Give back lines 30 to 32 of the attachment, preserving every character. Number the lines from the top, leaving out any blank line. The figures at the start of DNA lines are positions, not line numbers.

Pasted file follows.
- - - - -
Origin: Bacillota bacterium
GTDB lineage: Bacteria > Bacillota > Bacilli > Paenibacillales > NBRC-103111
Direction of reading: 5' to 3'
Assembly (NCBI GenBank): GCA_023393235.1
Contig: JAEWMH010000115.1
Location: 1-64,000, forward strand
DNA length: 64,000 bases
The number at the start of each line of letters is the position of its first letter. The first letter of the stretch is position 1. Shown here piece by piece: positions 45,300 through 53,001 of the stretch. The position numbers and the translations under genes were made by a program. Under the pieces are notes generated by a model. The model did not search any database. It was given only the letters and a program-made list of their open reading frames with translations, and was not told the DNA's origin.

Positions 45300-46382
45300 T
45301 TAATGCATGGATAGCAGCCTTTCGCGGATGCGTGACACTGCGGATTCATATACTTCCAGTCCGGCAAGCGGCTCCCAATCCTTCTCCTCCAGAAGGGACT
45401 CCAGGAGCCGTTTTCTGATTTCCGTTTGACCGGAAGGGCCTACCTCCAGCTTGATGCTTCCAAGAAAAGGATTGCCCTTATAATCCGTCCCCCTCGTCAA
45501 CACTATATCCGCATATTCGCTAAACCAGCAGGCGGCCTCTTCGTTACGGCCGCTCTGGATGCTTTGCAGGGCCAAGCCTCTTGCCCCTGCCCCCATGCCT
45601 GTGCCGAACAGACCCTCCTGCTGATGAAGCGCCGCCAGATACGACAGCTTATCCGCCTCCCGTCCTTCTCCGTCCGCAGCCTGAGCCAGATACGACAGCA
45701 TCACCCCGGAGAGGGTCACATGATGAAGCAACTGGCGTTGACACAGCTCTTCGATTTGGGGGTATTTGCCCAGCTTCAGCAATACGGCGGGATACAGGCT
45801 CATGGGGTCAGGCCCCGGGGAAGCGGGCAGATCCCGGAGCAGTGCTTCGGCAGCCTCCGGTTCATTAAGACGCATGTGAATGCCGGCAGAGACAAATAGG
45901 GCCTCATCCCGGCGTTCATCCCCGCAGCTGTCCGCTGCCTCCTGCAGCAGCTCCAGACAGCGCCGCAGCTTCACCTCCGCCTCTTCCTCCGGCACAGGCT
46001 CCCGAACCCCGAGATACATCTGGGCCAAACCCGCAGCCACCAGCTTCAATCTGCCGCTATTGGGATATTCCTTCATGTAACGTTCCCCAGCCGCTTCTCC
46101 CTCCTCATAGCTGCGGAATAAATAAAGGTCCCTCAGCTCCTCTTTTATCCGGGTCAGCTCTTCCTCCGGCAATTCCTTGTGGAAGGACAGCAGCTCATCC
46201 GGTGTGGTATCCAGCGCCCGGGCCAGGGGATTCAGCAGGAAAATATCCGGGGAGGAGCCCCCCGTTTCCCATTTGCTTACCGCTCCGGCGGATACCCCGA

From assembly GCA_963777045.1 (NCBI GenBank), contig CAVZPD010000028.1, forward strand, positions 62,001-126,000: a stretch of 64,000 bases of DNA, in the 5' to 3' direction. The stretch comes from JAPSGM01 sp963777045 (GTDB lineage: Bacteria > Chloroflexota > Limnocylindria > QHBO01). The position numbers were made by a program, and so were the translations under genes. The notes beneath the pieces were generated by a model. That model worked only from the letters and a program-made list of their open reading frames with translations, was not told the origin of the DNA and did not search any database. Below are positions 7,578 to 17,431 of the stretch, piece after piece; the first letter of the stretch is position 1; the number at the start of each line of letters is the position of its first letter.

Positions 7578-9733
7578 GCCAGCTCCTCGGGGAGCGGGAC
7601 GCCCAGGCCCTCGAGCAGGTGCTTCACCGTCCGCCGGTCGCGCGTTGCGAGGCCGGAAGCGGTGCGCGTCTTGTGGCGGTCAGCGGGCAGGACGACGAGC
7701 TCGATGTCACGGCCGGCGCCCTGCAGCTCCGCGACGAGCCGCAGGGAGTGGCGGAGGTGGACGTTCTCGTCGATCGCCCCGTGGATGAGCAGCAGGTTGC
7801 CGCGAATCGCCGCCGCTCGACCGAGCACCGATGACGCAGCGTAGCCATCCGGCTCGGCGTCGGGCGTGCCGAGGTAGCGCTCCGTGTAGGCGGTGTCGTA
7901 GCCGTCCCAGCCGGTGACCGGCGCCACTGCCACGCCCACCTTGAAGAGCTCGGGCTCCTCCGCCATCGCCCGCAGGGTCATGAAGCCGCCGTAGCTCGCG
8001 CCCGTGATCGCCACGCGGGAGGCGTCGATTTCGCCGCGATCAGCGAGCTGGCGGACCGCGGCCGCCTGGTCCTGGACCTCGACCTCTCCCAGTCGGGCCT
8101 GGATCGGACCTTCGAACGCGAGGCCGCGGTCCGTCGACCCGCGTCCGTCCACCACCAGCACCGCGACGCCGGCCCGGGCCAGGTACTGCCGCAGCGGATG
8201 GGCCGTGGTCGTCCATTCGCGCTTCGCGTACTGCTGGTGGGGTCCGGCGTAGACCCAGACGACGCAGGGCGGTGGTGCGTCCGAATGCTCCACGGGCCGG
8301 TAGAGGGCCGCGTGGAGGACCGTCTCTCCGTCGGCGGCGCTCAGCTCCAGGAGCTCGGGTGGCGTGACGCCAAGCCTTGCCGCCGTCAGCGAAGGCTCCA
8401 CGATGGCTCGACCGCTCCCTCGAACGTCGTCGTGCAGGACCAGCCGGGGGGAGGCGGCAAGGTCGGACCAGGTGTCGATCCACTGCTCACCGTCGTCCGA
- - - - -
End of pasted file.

8201 GGCCGTGGTCGTCCATTCGCGCTTCGCGTACTGCTGGTGGGGTCCGGCGTAGACCCAGACGACGCAGGGCGGTGGTGCGTCCGAATGCTCCACGGGCCGG
8301 TAGAGGGCCGCGTGGAGGACCGTCTCTCCGTCGGCGGCGCTCAGCTCCAGGAGCTCGGGTGGCGTGACGCCAAGCCTTGCCGCCGTCAGCGAAGGCTCCA
8401 CGATGGCTCGACCGCTCCCTCGAACGTCGTCGTGCAGGACCAGCCGGGGGGAGGCGGCAAGGTCGGACCAGGTGTCGATCCACTGCTCACCGTCGTCCGA